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Ageing Research Reviews

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https://www.readbyqxmd.com/read/28065806/-tagging-along-memories-in-aging-synaptic-tagging-and-capture-mechanisms-in-the-aged-hippocampus
#1
REVIEW
Mahesh Shivarama Shetty, Sreedharan Sajikumar
Aging is accompanied by a general decline in the physiological functions of the body with the deteriorating organ systems. Brain is no exception to this and deficits in cognitive functions are quite common in advanced aging. Though a variety of age-related alterations are observed in the structure and function throughout the brain, certain regions show selective vulnerability. Medial temporal lobe, especially the hippocampus, is one such preferentially vulnerable region and is a crucial structure involved in the learning and long-term memory functions...
January 5, 2017: Ageing Research Reviews
https://www.readbyqxmd.com/read/28025174/biomarkers-associated-with-sedentary-behaviour-in-older-adults-a-systematic-review
#2
REVIEW
Katharina Wirth, Jochen Klenk, Simone Brefka, Dhayana Dallmeier, Kathrin Faehling, Marta Roqué I Figuls, Mark A Tully, Maria Giné-Garriga, Paolo Caserotti, Antoni Salvà, Dietrich Rothenbacher, Michael Denkinger, Brendon Stubbs
OBJECTIVE: Pathomechanisms of sedentary behavior (SB) are unclear. We conducted a systematic review to investigate the associations between SB and various biomarkers in older adults. METHODS: Electronic databases were searched (MEDLINE, EMBASE, CINAHL, AMED) up to July 2015 to identify studies with objective or subjective measures of SB, sample size≥50, mean age≥60years and accelerometer wear time ≥3 days. Methodological quality was appraised with the CASP tool...
December 23, 2016: Ageing Research Reviews
https://www.readbyqxmd.com/read/28025173/does-music-therapy-enhance-behavioral-and-cognitive-function-in-elderly-dementia-patients-a-systematic-review-and-meta-analysis
#3
REVIEW
Yingshi Zhang, Jiayi Cai, Li An, Fuhai Hui, Tianshu Ren, Hongda Ma, Qingchun Zhao
Demographic aging is a worldwide phenomenon, cognitive and behavioral impairment is becoming global burden of nerve damage. However, the effect of pharmacological treatment is not satisfying. Therefore, we analyzed the efficacy of music therapy in elderly dementia patients, and if so, whether music therapy can be used as first-line non-pharmacological treatment. A comprehensive literature search was performed on PubMed, EMbase and the Cochrane Library from inception to September 2016. A total of 34 studies (42 analyses, 1757 subjects) were included; all of them had an acceptable quality based on the PEDro and CASP scale scores...
December 23, 2016: Ageing Research Reviews
https://www.readbyqxmd.com/read/28017880/aberrant-spontaneous-low-frequency-brain-activity-in-amnestic-mild-cognitive-impairment-a-meta-analysis-of-resting-state-fmri-studies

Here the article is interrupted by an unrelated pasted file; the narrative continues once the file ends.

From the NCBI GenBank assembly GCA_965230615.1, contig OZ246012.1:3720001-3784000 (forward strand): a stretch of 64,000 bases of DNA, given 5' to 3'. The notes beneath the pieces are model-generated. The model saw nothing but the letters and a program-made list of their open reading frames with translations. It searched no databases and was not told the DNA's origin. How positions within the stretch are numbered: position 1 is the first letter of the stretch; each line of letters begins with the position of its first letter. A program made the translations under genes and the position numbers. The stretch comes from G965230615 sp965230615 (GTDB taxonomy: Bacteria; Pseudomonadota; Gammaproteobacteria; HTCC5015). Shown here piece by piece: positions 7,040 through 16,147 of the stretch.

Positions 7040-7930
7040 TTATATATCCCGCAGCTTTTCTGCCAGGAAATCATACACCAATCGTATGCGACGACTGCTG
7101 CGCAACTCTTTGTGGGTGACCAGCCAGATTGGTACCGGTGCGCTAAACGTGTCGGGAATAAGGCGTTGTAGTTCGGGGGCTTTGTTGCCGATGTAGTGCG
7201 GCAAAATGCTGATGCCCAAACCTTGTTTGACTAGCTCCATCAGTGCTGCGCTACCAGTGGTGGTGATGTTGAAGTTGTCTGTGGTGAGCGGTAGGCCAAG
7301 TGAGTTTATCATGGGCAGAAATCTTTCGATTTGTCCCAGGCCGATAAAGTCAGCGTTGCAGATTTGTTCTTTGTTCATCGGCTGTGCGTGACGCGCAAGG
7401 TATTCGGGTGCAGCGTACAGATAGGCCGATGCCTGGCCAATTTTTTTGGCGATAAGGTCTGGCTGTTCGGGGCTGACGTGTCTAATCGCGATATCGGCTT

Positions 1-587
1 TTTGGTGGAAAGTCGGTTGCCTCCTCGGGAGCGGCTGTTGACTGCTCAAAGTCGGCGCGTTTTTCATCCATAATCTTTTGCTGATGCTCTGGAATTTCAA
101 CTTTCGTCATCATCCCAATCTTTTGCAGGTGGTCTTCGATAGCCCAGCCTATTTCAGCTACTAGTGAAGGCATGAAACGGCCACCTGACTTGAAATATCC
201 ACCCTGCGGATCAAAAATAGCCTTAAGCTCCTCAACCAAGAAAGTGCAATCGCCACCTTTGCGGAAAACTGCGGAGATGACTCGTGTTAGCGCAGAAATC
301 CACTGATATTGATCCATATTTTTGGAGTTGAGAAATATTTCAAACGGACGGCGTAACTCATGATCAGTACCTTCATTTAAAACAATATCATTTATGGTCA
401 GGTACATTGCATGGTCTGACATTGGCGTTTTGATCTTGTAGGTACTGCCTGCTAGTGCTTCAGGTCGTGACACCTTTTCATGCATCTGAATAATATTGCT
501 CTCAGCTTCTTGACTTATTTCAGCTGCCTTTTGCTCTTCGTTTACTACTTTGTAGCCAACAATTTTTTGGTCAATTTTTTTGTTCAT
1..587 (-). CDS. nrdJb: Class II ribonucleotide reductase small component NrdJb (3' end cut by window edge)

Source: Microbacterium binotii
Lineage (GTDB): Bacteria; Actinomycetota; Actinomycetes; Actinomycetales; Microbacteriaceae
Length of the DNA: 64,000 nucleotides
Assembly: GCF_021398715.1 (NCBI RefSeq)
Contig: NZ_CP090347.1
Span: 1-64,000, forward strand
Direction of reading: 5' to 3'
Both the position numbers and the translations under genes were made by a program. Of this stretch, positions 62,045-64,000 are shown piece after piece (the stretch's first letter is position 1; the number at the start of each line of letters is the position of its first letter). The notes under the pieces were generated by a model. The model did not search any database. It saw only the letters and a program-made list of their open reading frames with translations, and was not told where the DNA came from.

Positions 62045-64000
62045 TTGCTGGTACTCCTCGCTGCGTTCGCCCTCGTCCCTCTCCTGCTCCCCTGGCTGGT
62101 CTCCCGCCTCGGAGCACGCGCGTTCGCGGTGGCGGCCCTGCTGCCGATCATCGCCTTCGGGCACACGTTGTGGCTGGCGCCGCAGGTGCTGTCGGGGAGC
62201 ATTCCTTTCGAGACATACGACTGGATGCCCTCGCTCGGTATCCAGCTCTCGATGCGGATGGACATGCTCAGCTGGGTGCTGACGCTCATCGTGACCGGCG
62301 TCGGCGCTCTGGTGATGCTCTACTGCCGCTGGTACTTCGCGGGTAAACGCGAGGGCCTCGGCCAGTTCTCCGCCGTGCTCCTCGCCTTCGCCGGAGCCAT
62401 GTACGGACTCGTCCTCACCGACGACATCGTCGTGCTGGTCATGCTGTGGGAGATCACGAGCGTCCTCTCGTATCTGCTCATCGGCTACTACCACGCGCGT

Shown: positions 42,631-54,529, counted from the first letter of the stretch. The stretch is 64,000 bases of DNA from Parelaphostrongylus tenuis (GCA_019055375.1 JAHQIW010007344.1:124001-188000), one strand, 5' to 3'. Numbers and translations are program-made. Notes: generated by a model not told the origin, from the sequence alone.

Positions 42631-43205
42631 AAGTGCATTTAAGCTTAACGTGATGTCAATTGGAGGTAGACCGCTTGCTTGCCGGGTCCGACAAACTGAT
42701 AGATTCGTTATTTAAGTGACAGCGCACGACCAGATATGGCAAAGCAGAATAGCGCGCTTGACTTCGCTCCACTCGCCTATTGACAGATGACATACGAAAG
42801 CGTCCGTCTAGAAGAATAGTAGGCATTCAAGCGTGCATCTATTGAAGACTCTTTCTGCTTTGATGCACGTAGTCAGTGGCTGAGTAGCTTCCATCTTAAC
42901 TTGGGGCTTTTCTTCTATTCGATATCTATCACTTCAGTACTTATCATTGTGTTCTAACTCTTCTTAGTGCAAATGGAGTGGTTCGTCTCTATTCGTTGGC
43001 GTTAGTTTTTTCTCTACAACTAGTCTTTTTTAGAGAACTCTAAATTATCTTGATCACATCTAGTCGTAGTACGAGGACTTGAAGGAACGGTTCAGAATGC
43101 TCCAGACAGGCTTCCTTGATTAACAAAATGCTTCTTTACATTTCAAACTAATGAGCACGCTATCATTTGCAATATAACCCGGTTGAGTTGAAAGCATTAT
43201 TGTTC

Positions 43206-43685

#4
REVIEW
PingLei Pan, Lin Zhu, TingTing Yu, HaiCun Shi, Bing Zhang, Ruomeng Qin, Xiaolei Zhu, Lai Qian, Hui Zhao, Hong Zhou, Yun Xu
Recent resting-state functional magnetic resonance imaging (rs-fMRI) studies have provided strong evidence of abnormal spontaneous brain activity in amnestic mild cognitive impairment (aMCI). However, the conclusions have been inconsistent. A meta-analysis of whole-brain rs-fMRI studies that measured differences in the amplitude of low-frequency fluctuations (ALFF) between aMCI patients and healthy controls was conducted using the Seed-based d Mapping software package. Twelve studies reporting 14 datasets were included in the meta-analysis...
December 23, 2016: Ageing Research Reviews
https://www.readbyqxmd.com/read/28017879/circadian-rhythms-time-restricted-feeding-and-healthy-aging
#5
REVIEW
Emily N C Manoogian, Satchidananda Panda
Circadian rhythms optimize physiology and health by temporally coordinating cellular function, tissue function, and behavior. These endogenous rhythms dampen with age and thus compromise temporal coordination. Feeding-fasting patterns are an external cue that profoundly influence the robustness of daily biological rhythms. Erratic eating patterns can disrupt the temporal coordination of metabolism and physiology leading to chronic diseases that are also characteristic of aging. However, sustaining a robust feeding-fasting cycle, even without altering nutrition quality or quantity, can prevent or reverse these chronic diseases in experimental models...
December 23, 2016: Ageing Research Reviews
https://www.readbyqxmd.com/read/28017881/hiv-associated-cellular-senescence-a-contributor-to-accelerated-aging
#6
REVIEW
Justin Cohen, Claudio Torres
Due to the advent of antiretroviral therapy HIV is no longer a terminal disease and the HIV infected patients are becoming increasingly older. While this is a major success, with increasing age comes an increased risk for disease. The age-related comorbidities that HIV infected patients experience suggest that they suffer from accelerated aging. One possible contributor to this accelerated aging is cellular senescence, an age-associated response that can occur prematurely in response to stress, and that is emerging as a contributor to disease and aging...
December 22, 2016: Ageing Research Reviews
https://www.readbyqxmd.com/read/28007498/dietary-restriction-and-lifespan-lessons-from-invertebrate-models
#7
REVIEW
Pankaj Kapahi, Matt Kaeberlein, Malene Hansen